In hill country from Iowa to the Scottish Highlands, sky-gazers have reported some strange, ominous-looking clouds of late. Dubbed undulatus asperatus (turbulent undulation), the atmospheric anomaly could be headed where only 80-odd clouds have gone before: into the International Cloud Atlas. If it makes the cut, asperatus will be the first new addition in more than 50 years.
Where did it come from? Gavin Pretor-Pinney, president of the UK-based Cloud Appreciation Society, has a theory: “It’s warmer, moister air above and colder, drier air below, with an abrupt boundary in between.” Add wind passing over rolling terrain and “you get the same wavy effect as on the surface of water.”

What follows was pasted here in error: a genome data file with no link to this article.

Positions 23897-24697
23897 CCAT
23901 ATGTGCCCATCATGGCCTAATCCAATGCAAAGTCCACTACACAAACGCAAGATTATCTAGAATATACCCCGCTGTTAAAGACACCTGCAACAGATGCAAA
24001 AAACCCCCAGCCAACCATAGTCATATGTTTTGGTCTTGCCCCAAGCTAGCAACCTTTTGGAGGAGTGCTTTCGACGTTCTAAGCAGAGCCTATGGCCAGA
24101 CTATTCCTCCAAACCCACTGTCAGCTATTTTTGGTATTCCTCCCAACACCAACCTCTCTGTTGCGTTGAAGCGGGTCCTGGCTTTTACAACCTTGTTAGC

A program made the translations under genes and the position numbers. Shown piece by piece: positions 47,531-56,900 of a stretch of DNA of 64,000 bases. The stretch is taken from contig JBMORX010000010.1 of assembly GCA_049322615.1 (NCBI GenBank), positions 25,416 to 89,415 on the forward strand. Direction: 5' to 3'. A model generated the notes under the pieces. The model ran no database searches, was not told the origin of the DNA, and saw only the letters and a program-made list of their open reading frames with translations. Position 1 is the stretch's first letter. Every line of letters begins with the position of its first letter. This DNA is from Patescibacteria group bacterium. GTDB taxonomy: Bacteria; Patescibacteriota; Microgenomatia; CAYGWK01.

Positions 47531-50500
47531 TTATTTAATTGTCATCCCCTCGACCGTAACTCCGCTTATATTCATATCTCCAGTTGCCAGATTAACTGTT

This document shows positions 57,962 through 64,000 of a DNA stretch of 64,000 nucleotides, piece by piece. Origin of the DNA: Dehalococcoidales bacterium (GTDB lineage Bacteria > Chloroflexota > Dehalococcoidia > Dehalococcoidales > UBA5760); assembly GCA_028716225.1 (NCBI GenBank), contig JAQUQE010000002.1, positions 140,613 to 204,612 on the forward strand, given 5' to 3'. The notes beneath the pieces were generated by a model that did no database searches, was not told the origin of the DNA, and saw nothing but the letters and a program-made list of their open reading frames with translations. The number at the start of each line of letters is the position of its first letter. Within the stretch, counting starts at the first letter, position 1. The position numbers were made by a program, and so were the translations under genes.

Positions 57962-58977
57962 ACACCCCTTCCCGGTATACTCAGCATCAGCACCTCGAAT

The formation has probably been around for a long time, but it’s only now getting attention: “Before the Internet and digicams, people might have mentioned it to a few friends and that would be it,” Pretor-Pinney says. “Once the news got out, I was inundated with emails saying, ‘I saw it three years ago; here’s the picture!'” He’s charting those images against atmospheric conditions to document the cloud’s unique characteristics. The next step: Storm Geneva to seek formal recognition from the World Meteorological Organization.